Most Important Stats: Batting
Baseball is a sport ruled by statistics. Because the game is so binary—it’s hitter versus pitcher and there are relatively few variables—the numbers are generally more trustworthy than in other sports. On the season-long level, we usually don’t see too much deviation in stats; players tend to perform “as they should.”
Our approach to playing daily fantasy sports should always be analytical, but baseball lends itself to a data-driven approach perhaps better than any other sport. Of course, some stats are better than others. What we’re looking for in any stat is that it can help us make better predictions. When it comes down to it, that’s all we need; if a stat can’t lead to actionable insights, it’s really of no use to us.
For example, look at batting average versus on-base percentage. For so long, MLB teams valued batting average and searched for players who could get hits. With the Sabermetrics revolution, however, teams began to realize that other stats, like on-base percentage, could better predict team wins. By focusing on certain stats that were undervalued by the market, teams acquired value on players, and ultimately more wins.
It’s exactly the same for us; because we’re working within the confines of a salary cap, we’re looking not only for guys who will play well, but those who will play well at the cheapest possible price. That’s a big difference, and it involves understanding which stats are predictive but not “priced in” to player salaries. If a stat is predictive and underutilized, it’s going to be really valuable to us.
With that said, let’s take a look at some of the most important hitting stats in daily fantasy baseball.
Weighted On-Base Average (wOBA)
Weighted On-Base Average is a catch-all statistic that values certain hits more than others (as opposed to batting average, which values them all equally). Slugging percentage values power, but not appropriately; wOBA values certain types of hits according to how much they actually matter to teams.
For us, wOBA is valuable because it’s a pretty good proxy for overall offensive value. It might not be in tune with site scoring, but that doesn’t matter; all we need is for it to be a good representation of how a player will hit in the future, and it is.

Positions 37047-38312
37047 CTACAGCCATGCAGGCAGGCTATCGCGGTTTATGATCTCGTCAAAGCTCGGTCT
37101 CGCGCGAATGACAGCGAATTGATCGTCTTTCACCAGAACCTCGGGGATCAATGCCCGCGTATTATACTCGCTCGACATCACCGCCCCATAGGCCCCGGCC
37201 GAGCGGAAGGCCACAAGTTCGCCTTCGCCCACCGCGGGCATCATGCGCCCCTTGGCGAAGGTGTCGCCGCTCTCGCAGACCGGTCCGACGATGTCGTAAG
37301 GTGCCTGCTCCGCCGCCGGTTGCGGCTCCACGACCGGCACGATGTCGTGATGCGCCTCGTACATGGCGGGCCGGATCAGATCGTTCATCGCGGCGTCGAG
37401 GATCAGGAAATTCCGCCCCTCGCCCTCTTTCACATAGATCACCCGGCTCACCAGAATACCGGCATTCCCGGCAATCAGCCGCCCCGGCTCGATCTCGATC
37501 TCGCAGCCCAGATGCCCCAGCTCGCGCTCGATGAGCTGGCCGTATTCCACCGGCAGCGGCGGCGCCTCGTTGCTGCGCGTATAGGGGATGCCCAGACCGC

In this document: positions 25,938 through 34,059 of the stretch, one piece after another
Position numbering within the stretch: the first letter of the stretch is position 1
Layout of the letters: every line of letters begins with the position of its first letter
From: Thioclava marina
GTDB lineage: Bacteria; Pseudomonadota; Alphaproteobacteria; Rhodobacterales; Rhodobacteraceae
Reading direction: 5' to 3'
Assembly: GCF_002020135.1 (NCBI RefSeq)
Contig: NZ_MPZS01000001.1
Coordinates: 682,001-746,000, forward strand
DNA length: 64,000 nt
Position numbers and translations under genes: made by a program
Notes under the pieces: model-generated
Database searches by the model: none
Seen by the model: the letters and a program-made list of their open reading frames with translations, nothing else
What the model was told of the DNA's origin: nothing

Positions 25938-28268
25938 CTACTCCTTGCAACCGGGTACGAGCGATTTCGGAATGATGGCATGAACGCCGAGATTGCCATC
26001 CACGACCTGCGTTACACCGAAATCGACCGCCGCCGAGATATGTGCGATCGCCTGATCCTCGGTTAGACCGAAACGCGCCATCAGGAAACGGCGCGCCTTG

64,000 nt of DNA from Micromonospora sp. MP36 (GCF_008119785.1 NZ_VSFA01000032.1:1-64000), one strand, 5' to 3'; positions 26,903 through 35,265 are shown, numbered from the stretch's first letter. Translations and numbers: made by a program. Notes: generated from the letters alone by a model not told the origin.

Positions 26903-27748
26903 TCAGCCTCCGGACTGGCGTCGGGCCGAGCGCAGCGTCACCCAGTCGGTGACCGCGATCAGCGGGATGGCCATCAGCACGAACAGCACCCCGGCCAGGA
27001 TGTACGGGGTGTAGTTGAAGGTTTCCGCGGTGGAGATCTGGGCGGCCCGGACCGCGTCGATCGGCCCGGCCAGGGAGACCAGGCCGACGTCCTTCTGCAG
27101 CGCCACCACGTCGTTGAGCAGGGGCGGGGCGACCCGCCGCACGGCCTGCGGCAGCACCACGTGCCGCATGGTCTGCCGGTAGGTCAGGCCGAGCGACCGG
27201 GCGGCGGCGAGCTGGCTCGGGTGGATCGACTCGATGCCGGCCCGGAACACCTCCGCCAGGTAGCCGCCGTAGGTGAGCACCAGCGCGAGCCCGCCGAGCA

Here’s a look at wOBA over the past six seasons for each position.
Each player is different, but this is a rough guide as to how each position performs over the long run. If a catcher has a wOBA of .330, that’s outstanding and he’s likely a scarce player at the position. If a first baseman has that same wOBA, he’s actually a little below-average at his position.
BABIP—batting average on balls in play—measures the percentage of ball’s in that play go for hits. The league average is generally around .300, meaning that when a batter hits the ball into play, he usually has around a 30 percent chance to get a hit.
BABIP is an explanatory statistic that’s also indirectly predictive. One reason that it is predictive is that it captures luck. For the most part, BABIP regressed toward .300 (it’s a bit higher or lower for some players), which means that we should take notice when it’s abnormally high or low.
If a player has a BABIP of .450 over his last 10 games, it’s a sign that he’s gotten really lucky; perhaps it was the location of his hits or poor defense, but no one will maintain a .450 BABIP over the long run.
So let’s say we’re comparing two hitters, one who has a .450 BABIP over his last 10 games and one with a .280 BABIP during that same stretch. If we’re otherwise valuing the players equally, we should side with the one with the .280 BABIP, because it means he’s just been unlucky of late. The player with the .450 BABIP is highly likely to regress in the near future.
BABIP is a good way to determine if a player will break out of a slump or continue a hot streak. When a hitter is lighting it up with a relatively normal BABIP, it’s a sign that he’s really performing well at the plate.
LD%, GB%, FB%
LD%, GB%, and FB% are the percentage of a hitter’s batted balls that are line drives, ground balls, and fly balls, respectively. The rates are so important because there’s a massive difference in how well they can create runs. Line drives create 1.26 runs per out, compared to 0.13 runs for fly balls and 0.05 runs for ground balls.
Here’s the league average breakdown for batted balls.
When a batter has a high LD%, it means he’s hitting the ball well. When that high LD% isn’t accompanied by a high wOBA, it means the player has been getting unlucky and is likely to hit better in the future. On the flip side, a high wOBA that’s accompanied by a low LD% is perhaps sign that he’s probably been getting a little lucky to get on base so much.
K%, HR%, and BB%
K%, HR%, and BB% are simply the percentage of plate appearances that result in strikeouts, home runs, and walks, respectively. You might think that K%, HR%, and BB% are explanatory rather than predictive, but they’re actually three of the most consistent stats in baseball.
Certain daily fantasy sites don’t penalize for hitter strikeouts, but home runs are of course valuable on all of them. Although they’re a relatively low-frequency event, home runs are consistent—the same players tend to hit a lot of them—so it’s okay to “pay” for home runs.
Compare the consistency of home runs to that of batting average; the correlation between batting average Year N and Year N+1 is around 2.5 times less than that between home runs.